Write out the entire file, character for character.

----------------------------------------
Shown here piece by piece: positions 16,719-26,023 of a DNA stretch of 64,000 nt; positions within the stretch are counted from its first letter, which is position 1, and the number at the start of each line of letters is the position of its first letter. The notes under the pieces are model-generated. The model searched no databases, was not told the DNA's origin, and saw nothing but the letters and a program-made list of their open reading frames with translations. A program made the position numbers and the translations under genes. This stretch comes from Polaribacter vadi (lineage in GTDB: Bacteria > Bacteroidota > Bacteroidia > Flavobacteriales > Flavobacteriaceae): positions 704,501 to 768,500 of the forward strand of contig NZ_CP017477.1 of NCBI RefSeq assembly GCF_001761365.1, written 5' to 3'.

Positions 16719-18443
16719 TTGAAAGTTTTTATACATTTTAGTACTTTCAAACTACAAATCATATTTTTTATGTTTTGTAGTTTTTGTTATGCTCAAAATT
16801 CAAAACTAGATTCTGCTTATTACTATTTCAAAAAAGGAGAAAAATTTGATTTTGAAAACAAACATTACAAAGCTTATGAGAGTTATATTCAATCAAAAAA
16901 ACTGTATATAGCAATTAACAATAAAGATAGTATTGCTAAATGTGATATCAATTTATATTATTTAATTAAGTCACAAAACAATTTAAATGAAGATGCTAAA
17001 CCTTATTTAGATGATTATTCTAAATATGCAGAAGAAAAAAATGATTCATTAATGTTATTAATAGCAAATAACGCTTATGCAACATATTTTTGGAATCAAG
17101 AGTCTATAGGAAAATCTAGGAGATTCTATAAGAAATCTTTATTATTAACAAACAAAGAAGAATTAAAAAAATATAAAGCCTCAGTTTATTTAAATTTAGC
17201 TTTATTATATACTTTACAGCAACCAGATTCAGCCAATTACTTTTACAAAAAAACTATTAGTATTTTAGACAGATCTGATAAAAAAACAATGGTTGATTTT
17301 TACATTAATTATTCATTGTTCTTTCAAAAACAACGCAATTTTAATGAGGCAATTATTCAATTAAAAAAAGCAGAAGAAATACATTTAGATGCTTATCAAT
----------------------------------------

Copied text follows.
Shown here piece by piece: positions 16,719-26,023 of a DNA stretch of 64,000 nt; positions within the stretch are counted from its first letter, which is position 1, and the number at the start of each line of letters is the position of its first letter. The notes under the pieces are model-generated. The model searched no databases, was not told the DNA's origin, and saw nothing but the letters and a program-made list of their open reading frames with translations. A program made the position numbers and the translations under genes. This stretch comes from Polaribacter vadi (lineage in GTDB: Bacteria > Bacteroidota > Bacteroidia > Flavobacteriales > Flavobacteriaceae): positions 704,501 to 768,500 of the forward strand of contig NZ_CP017477.1 of NCBI RefSeq assembly GCF_001761365.1, written 5' to 3'.

Positions 16719-18443
16719 TTGAAAGTTTTTATACATTTTAGTACTTTCAAACTACAAATCATATTTTTTATGTTTTGTAGTTTTTGTTATGCTCAAAATT
16801 CAAAACTAGATTCTGCTTATTACTATTTCAAAAAAGGAGAAAAATTTGATTTTGAAAACAAACATTACAAAGCTTATGAGAGTTATATTCAATCAAAAAA
16901 ACTGTATATAGCAATTAACAATAAAGATAGTATTGCTAAATGTGATATCAATTTATATTATTTAATTAAGTCACAAAACAATTTAAATGAAGATGCTAAA
17001 CCTTATTTAGATGATTATTCTAAATATGCAGAAGAAAAAAATGATTCATTAATGTTATTAATAGCAAATAACGCTTATGCAACATATTTTTGGAATCAAG
17101 AGTCTATAGGAAAATCTAGGAGATTCTATAAGAAATCTTTATTATTAACAAACAAAGAAGAATTAAAAAAATATAAAGCCTCAGTTTATTTAAATTTAGC
17201 TTTATTATATACTTTACAGCAACCAGATTCAGCCAATTACTTTTACAAAAAAACTATTAGTATTTTAGACAGATCTGATAAAAAAACAATGGTTGATTTT
17301 TACATTAATTATTCATTGTTCTTTCAAAAACAACGCAATTTTAATGAGGCAATTATTCAATTAAAAAAAGCAGAAGAAATACATTTAGATGCTTATCAAT